Bill Barlow
29 October 2021
GSV News


Many GSV members are familiar with the use of commercial DNA databases in genetic genealogy, but how much do we know about the use of DNA to solve crimes?

In a forthcoming talk, Professor Linzi Wilson-Wilde OAM, Director of Forensic Science South Australia, will discuss the application of DNA in law enforcement and future directions of the science.


Forensic DNA analysis – what can it tell us and what does it hold for the future?

– Thursday 18 November Talk


Linzi introduces her forthcoming talk to GSV members:

'Forensic science uses the principles of science to study and understand traces – the remnants of past activities (such as an individual’s presence and actions) – through their detection, recognition, examination and interpretation, to answer a question relevant to the justice sector (i.e. detection, resolution or prevention of crime and responding to disasters).

One tool to understand traces is Forensic DNA analysis, which was first introduced into casework in the mid-1980s. From those humble beginnings, it has grown to be an essential tool for investigators. Advancements in DNA analysis continue, and new techniques are constantly evolving, offering exciting new opportunities to aid the justice sector. Current and emerging DNA analysis techniques and their role in forensic science such as murder investigations and the Bali Bombing will be discussed.'

* * *

Our presenter:

Professor Linzi Wilson-Wilde OAM has over 25 years’ experience in forensic science working for Victoria Police, New South Wales Police, the Australian Federal Police, and the National Institute of Forensic Science, where she was Director. During her career, Linzi has worked on the investigation of high-profile murder cases, cold case reviews, a mass DNA screen, along with legislative reform, and policy development. Linzi coordinated the DNA analysis of all samples involved in the disaster victim identification and criminal investigation of the Bali Bombing in October 2002. Most notably, Linzi has received a Medal in the Order of Australia for her work and was inducted into the Victorian Honour Roll of Women in 2014.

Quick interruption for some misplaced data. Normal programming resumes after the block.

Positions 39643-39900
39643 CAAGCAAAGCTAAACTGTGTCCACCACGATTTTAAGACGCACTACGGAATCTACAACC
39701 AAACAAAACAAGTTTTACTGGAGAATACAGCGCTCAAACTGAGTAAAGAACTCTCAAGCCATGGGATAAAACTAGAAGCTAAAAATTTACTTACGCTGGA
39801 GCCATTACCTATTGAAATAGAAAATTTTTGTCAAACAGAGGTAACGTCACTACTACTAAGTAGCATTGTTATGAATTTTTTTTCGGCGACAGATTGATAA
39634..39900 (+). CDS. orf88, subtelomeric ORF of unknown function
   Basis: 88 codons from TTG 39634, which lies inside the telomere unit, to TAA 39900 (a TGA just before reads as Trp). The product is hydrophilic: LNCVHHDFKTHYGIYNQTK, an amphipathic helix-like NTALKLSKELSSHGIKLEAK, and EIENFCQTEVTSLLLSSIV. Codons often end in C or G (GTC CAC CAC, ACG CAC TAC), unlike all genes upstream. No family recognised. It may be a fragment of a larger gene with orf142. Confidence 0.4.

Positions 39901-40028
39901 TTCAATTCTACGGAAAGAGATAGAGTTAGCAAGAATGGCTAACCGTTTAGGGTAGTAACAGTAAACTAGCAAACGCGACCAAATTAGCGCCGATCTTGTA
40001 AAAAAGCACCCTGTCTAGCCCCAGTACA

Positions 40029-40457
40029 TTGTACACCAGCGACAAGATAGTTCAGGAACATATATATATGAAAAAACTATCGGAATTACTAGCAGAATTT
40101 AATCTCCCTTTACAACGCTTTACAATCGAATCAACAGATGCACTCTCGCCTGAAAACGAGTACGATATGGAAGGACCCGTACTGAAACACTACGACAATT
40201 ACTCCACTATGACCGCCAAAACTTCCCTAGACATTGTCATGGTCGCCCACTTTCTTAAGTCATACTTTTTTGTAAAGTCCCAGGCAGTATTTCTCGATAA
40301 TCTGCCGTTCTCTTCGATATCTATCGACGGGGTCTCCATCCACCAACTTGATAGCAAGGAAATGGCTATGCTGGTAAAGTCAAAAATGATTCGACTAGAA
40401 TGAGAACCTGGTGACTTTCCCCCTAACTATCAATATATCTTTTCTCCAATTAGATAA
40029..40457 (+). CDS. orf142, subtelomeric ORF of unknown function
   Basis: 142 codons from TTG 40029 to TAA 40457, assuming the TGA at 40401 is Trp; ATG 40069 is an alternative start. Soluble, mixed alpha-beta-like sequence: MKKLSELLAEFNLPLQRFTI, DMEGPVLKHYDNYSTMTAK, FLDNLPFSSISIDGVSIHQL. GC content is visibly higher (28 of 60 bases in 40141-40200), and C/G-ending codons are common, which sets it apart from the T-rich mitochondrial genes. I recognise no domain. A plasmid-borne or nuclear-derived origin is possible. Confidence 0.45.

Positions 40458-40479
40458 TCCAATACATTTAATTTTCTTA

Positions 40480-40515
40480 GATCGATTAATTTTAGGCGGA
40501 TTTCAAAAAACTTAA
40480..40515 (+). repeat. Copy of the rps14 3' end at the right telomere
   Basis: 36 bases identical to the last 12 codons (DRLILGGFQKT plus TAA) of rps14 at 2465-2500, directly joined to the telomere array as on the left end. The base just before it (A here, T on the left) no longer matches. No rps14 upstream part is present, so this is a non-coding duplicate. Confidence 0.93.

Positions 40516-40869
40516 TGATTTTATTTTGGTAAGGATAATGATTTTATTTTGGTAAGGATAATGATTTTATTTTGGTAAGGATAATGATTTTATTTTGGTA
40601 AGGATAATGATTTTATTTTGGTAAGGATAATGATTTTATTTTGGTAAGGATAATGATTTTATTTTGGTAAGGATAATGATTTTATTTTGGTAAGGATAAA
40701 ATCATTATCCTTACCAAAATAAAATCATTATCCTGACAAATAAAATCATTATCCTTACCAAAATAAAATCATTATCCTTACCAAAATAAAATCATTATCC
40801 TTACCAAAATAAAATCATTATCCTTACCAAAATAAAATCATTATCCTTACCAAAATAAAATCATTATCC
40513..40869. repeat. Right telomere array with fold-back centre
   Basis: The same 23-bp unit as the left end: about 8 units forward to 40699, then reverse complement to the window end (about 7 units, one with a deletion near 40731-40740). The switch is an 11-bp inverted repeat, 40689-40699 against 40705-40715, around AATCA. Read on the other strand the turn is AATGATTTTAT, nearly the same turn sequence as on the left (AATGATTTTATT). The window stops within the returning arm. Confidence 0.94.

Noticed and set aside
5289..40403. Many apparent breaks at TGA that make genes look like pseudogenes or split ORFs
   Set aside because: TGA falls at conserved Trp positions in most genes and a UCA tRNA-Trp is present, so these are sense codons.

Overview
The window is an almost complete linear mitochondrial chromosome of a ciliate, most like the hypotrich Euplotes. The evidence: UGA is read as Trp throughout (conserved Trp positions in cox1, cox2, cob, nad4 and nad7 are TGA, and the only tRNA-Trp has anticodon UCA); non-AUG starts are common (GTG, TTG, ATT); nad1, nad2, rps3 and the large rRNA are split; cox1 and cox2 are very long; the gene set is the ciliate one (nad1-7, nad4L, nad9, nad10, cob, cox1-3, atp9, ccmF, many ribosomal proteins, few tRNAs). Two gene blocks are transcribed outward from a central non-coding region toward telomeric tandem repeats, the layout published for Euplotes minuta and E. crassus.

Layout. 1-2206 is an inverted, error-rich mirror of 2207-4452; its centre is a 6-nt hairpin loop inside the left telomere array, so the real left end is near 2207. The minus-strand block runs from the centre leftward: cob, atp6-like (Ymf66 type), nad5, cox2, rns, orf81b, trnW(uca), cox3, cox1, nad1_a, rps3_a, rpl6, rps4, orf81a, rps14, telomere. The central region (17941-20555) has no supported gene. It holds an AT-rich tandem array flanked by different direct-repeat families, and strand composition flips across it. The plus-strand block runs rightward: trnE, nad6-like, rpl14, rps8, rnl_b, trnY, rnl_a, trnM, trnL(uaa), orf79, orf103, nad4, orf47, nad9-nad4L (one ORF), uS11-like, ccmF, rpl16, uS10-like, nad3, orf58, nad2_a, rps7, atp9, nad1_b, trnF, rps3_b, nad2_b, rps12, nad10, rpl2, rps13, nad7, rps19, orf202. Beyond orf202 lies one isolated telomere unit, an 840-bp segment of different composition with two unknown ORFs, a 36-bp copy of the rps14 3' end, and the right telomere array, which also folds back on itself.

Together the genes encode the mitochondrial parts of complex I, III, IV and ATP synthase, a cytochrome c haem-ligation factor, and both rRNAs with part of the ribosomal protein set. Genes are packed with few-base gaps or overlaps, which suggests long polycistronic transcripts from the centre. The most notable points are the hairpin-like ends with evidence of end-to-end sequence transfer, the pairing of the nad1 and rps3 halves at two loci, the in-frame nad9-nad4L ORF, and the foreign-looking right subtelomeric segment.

* * *

Register for this talk via the 'Events' page. The talk is $5 for all GSV Members and attendance is via Zoom. If you are not a member JOIN HERE.

[Ed.]Thanks to Kristy Love for preparing this post.

Congratulations for 'Sentenced to Debt'

Don Grant Award Winner 2020
Don Grant Award Winner 2020
Bill Barlow
15 October 2021
Book Reviews
GSV News

Researching family history is a good start, but writing about it makes it history.

Congratulations to Louise Wilson for receiving the Don Grant Award 2020 for her book Sentenced to Debt - the story of Robert Forrester, First Fleeter.

This award was announced by Family History Connections at a zoom presentation on 19 September 2021.

Bettina Bradbury was announced as the winner of the Alexander Henderson Award 2020 for Caroline's Dilemma: a Colonial Inheritance Saga, the lives of the Bax and Kearney families, early squatters on the Victoria-South Australia border.

Congratulations to both winners and for the support given to family history writing by Family History Connections with these ongoing awards.